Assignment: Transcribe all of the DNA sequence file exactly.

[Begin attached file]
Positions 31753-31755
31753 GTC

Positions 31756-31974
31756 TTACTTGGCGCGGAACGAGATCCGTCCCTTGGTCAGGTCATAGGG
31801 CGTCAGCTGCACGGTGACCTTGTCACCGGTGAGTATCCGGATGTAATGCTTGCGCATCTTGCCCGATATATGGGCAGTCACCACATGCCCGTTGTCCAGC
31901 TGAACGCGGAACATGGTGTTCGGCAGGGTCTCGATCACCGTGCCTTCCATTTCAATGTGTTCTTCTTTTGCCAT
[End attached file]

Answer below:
Positions 31753-31755
31753 GTC

Positions 31756-31974
31756 TTACTTGGCGCGGAACGAGATCCGTCCCTTGGTCAGGTCATAGGG
31801 CGTCAGCTGCACGGTGACCTTGTCACCGGTGAGTATCCGGATGTAATGCTTGCGCATCTTGCCCGATATATGGGCAGTCACCACATGCCCGTTGTCCAGC
31901 TGAACGCGGAACATGGTGTTCGGCAGGGTCTCGATCACCGTGCCTTCCATTTCAATGTGTTCTTCTTTTGCCAT